Steling Schoen, St. Louis, MO, died recently.
James Stephen Brown
The University of Kentucky Department of Sociology lost a highly esteemed former faculty member in October 1999 with the death of Professor James Stephen Brown, retired professor of rural sociology and pioneer contributor to the field of Appalachian Studies.
A native of the Appalachian Region, Jim Brown was born in Pike County, Kentucky and as a youth lived in several Kentucky and West Virginia coal mining communities where his father served as YMCA director. When his father took a job at Berea College supervising students in industrial training, Jim attended a secondary school operated by the college and later graduated from Berea. He obtained a doctorate in sociology from Harvard University where he wrote his dissertation under the direction of Talcott Parsons. Prior to completing that degree, he joined the faculty in rural sociology at the University of Kentucky and served there from 1946 until his retirement in 1982, after which he spent his retirement years in Lexington, Kentucky.
Rarely do unpublished doctoral dissertations make profound impacts on a field of study but Jim's meticulously researched dissertation, "Social Organization of an Isolated Mountain Neighborhood," did so. Along with articles from it published in the American Sociological Review and the American Journal of Sociology, Jim's study of the so-called "Beech Creek" community in Appalachian Kentucky is today regarded as perhaps the most important ethnographic study of a rural Appalachian community. Jim began fieldwork in "Beech Creek" in 1942 before hard-surfaced roads or electricity had penetrated this isolated area in order to document the vanishing way of life of impoverished, subsistence farm families in the Kentucky mountains. His observations of family patterns, economic strategies, social stratification, and community organization there deeply influence how Appalachia is understood today. In 1988, Berea College Press published his by then widely known study as Beech Creek: A Study of a Kentucky Mountain Neighborhood in order to facilitate its accessibility. Staff at the University of Kentucky Special Collections and Archives have preserved his original field notes and voluminous research materials for use by subsequent scholars.
Over the years, Jim's work attracted numerous collaborators. In 1971, Harry K. Schwarzweller, Jim, and J. J. Mangalam published a monumental volume entitled Mountain Families in Transition. A comprehensive survey of emigrants from Beech Creek to urban and industrial cities of the Midwest conducted twenty years after Jim's original ethnography, this highly praised book is regarded as the definitive sociological study of Appalachian out-migration and urban relocation. Later, Jim researched patterns of Appalachian migration with Clyde McCoy and forty years after his initial study, he collaborated with Virginia McCoy to conduct a restudy of remaining residents in Beech Creek. In 2000, Dwight Billings and Kathleen Blee published an historical study of Beech Creek and its surrounding county from 1800 to the present entitled The Appalachian Road to Poverty.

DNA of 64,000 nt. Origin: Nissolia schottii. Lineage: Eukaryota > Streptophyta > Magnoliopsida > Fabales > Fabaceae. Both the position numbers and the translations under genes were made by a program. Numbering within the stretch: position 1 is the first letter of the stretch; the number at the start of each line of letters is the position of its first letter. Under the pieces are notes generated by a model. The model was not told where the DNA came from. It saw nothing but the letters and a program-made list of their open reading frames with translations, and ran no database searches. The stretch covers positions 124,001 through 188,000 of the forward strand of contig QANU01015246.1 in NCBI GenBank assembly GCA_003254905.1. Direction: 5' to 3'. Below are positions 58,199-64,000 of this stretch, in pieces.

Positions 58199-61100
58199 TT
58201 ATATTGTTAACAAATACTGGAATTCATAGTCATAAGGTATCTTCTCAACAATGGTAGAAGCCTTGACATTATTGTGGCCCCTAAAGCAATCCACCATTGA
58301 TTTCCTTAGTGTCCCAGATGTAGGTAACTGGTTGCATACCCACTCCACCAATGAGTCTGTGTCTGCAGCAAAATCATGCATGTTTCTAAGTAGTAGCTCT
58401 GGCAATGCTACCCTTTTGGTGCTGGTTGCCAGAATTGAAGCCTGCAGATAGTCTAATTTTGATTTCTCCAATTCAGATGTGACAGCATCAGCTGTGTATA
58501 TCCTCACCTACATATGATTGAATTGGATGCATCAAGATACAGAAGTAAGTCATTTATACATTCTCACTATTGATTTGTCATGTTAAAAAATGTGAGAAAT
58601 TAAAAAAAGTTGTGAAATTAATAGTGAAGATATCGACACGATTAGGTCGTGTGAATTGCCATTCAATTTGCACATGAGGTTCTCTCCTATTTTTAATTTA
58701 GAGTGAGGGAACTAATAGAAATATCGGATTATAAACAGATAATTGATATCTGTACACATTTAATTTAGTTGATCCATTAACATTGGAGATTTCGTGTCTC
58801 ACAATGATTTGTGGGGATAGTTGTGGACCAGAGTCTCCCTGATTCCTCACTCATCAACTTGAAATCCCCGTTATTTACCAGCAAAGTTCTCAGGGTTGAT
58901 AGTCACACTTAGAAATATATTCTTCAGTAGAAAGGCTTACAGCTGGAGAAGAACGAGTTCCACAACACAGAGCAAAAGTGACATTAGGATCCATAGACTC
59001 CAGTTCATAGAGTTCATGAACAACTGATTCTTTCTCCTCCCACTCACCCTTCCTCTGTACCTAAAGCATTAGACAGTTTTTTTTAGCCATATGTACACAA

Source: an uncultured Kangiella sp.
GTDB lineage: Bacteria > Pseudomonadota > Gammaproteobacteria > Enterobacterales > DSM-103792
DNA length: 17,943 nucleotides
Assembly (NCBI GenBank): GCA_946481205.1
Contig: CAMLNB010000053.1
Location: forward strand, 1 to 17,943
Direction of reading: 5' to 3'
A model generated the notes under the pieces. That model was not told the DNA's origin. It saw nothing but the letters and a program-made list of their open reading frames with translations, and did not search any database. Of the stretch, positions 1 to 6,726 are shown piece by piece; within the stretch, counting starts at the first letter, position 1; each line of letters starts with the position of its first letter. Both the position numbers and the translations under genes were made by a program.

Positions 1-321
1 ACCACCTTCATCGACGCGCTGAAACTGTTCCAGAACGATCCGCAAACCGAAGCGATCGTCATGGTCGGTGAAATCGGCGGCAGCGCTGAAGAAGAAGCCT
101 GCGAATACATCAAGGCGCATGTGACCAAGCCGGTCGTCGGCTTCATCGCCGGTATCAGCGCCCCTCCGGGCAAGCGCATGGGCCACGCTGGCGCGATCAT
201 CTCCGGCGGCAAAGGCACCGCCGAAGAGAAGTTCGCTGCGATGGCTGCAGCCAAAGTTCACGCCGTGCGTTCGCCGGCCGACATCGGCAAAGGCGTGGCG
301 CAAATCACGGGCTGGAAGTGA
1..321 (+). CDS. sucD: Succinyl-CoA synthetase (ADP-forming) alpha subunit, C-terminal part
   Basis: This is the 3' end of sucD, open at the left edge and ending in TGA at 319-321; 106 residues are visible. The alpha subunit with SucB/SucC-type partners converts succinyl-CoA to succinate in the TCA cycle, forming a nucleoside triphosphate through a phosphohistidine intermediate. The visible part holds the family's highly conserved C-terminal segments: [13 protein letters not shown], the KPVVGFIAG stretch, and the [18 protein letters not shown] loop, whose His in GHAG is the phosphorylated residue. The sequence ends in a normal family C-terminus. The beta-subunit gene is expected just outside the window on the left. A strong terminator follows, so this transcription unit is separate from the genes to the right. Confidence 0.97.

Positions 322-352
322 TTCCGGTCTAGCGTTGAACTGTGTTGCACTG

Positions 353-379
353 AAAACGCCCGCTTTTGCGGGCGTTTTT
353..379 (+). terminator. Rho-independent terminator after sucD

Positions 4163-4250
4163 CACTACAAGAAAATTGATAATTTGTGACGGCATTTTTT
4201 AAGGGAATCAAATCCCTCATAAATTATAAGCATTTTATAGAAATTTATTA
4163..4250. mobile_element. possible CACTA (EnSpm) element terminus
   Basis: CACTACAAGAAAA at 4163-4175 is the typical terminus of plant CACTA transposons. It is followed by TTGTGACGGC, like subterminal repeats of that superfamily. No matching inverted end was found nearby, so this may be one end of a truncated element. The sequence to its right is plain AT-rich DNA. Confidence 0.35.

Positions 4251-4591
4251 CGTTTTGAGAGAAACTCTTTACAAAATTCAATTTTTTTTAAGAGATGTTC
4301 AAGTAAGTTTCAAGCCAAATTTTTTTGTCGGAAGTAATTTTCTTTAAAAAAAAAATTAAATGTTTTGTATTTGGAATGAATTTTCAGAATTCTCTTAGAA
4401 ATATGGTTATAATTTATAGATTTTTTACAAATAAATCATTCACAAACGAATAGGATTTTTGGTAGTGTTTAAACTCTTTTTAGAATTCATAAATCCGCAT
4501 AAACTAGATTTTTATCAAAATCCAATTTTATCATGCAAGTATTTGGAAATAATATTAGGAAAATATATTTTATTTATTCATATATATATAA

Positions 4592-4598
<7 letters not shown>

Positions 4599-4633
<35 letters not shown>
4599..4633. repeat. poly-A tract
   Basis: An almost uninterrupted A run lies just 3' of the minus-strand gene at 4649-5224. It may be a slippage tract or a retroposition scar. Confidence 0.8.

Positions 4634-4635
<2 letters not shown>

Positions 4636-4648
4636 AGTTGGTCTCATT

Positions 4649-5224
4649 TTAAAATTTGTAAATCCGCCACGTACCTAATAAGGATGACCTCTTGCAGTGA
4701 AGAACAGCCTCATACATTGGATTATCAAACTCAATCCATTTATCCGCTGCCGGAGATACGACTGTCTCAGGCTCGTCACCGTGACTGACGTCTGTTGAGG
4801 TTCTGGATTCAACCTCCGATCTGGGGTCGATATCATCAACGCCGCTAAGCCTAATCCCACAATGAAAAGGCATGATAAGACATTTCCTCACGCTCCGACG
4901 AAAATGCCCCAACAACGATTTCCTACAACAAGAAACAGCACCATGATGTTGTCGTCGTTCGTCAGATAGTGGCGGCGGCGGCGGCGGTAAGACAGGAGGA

In the context of a scholarly field that often leaves particular places like Appalachia and real people, like the people in Beech Creek, out of the professional equation, Jim's work personified an alternative way to live one's life as a scholar. Emile Durkheim urged sociologists to "treat social facts as things." But the most important quality about Jim for many of us who know and loved him is that he never treated social facts as things. They were people, real people he cared deeply about and who he respected enough to spend 40 years of his life listening to, trying to understand, and interpreting their stories and experiences to others. We often refer to the people we study as "subjects" but Jim fondly referred to the people of Beech Creek as "his people," a phrase in Appalachian parlance that refers to one's kin and loved ones. It's just not done in the social sciences but Jim managed to maintain close, intimate relationships with the people of Beech Creek for well-over 40 years. And, they kept track of him, phoning or visiting from Kentucky or Ohio if they hadn't heard from him for a little while, making sure he was OK - as he did them. Jim taught us a great deal about Appalachia through what he learned from those many relationships but he also taught us important lessons about being in the world as scholars.